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Gunvor Jónsson

Departmental Lecturer in Migration and Development, ODID

Gunvor teaches on the MSc in Migration Studies. She specialises in migration and (im)mobilities in Africa, and the anthropology of West Africa (Mali/Senegal).

Gunvor’s research has tackled key aspects of mobility in Africa through pioneering projects which have privileged the perspectives of African scholars and migrants themselves. Since 2008 she has been a key member of the IMI team, where she has contributed to initiating research into migration processes and mobilities in Africa, and carried out both independent and collaborative research. She has produced several publications on human mobility in Africa for both academic and non-academic audiences, including its relations to climatic and environmental change, urbanisation, migration aspirations and immobility. Gunvor previously worked as an IMI Researcher on the African Migrations Programme and on projects including African Perspectives on Human Mobility; Mobility in the African Great Lakes; and Theorizing the Evolution of European Migration Systems (THEMIS).

Gunvor holds a BA and BA Honours in Anthropology from the University of Pretoria (South Africa), an MA in Anthropology from the University of Copenhagen (Denmark), and a PhD in Anthropology from the School of Oriental and African Studies (SOAS, London) which she completed in 2016. She was awarded the 2015 RAI/Sutasoma Award by the Royal Anthropological Institute (UK), in recognition of the potentially outstanding merit of her doctoral research.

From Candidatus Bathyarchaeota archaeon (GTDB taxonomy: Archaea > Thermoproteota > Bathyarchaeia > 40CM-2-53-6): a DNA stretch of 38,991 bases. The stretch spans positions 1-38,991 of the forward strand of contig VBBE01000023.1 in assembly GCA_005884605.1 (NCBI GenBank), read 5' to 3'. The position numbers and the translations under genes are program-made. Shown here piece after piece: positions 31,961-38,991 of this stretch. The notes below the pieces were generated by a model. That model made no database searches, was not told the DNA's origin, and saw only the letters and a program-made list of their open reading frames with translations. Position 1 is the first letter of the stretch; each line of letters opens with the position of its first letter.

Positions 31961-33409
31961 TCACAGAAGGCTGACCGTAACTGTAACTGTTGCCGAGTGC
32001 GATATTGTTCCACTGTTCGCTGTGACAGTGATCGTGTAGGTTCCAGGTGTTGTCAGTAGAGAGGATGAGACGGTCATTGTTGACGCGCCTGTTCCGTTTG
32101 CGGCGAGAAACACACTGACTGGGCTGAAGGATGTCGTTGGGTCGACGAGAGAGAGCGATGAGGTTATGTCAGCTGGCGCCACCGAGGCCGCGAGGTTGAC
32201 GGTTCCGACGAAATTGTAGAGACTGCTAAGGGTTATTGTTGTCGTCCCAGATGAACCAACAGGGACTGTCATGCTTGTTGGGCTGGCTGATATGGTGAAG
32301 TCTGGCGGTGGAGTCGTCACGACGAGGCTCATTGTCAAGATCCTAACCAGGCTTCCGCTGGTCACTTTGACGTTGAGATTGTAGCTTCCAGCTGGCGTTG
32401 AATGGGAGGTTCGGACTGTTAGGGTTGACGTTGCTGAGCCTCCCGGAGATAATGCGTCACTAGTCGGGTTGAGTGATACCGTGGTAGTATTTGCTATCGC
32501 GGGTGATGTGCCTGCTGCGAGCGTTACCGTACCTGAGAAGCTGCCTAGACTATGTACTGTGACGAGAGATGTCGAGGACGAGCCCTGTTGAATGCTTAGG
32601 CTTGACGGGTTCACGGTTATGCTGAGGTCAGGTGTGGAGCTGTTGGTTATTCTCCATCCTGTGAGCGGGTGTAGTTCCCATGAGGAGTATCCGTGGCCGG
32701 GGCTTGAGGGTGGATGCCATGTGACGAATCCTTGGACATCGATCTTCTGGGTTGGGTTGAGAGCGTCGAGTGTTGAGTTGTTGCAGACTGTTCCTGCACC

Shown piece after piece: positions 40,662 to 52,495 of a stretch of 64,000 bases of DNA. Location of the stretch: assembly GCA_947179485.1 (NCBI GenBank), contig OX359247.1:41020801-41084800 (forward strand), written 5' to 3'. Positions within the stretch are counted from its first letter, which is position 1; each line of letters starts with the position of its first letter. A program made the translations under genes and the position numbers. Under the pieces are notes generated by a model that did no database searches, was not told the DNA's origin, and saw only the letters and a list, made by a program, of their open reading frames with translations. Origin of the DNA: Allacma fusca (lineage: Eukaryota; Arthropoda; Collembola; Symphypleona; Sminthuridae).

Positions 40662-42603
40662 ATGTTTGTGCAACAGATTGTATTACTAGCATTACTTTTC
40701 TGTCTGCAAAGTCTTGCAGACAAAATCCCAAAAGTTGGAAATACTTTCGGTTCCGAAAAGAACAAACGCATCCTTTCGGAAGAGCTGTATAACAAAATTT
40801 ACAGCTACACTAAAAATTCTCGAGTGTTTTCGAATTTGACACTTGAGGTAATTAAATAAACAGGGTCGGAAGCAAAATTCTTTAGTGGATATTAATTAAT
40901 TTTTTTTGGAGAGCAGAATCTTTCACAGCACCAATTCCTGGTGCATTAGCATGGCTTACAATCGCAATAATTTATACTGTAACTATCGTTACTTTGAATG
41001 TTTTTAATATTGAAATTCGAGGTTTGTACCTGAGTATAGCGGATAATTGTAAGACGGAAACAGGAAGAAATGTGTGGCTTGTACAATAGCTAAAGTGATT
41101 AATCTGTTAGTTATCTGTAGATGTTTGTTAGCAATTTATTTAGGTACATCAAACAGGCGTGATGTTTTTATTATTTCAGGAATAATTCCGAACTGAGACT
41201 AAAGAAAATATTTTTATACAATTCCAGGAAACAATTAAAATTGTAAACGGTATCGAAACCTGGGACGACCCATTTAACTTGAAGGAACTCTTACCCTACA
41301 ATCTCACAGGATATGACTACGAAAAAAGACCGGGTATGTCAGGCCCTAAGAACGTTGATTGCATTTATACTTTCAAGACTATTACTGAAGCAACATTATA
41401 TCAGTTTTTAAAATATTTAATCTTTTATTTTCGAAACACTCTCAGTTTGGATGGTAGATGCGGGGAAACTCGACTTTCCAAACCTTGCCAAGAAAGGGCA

Gunvor’s thesis, 'The End of the Railway Line. Malian Women, Mobility and Trade in Dakar', was based on twelve months’ fieldwork in Dakar, the capital of Senegal. It examines the experiences of Malian women traders residing permanently or temporarily in Dakar. The thesis uses the transformations of the colonial-era railway that linked Mali and Senegal as a lens onto wider global changes during the past decades of economic liberalisation. The analysis highlights the active roles that women play in income generation, mobility, spatial flows, and circulation by exploring their changing status in the region, and focusing on the lives and livelihoods of female household heads and mature unmarried women. Gunvor is currently editing the thesis for publication as a monograph.

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